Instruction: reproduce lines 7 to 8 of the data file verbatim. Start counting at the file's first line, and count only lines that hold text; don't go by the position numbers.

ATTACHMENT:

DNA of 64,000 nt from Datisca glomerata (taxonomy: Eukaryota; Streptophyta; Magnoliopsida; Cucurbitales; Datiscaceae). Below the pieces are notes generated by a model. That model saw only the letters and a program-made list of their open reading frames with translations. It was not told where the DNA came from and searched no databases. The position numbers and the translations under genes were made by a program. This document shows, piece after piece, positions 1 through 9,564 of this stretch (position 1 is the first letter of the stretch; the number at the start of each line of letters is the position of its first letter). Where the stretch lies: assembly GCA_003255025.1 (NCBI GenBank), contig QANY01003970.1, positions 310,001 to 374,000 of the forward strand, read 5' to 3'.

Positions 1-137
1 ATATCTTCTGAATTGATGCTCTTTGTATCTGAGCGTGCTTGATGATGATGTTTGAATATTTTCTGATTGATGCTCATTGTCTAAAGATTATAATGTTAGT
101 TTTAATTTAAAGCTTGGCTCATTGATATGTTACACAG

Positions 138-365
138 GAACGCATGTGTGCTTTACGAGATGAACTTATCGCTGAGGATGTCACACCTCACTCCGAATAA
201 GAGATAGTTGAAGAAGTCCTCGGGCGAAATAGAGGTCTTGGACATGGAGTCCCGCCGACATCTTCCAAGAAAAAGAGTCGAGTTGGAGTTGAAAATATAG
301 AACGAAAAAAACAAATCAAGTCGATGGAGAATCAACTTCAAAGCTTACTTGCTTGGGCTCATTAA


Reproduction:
201 GAGATAGTTGAAGAAGTCCTCGGGCGAAATAGAGGTCTTGGACATGGAGTCCCGCCGACATCTTCCAAGAAAAAGAGTCGAGTTGGAGTTGAAAATATAG
301 AACGAAAAAAACAAATCAAGTCGATGGAGAATCAACTTCAAAGCTTACTTGCTTGGGCTCATTAA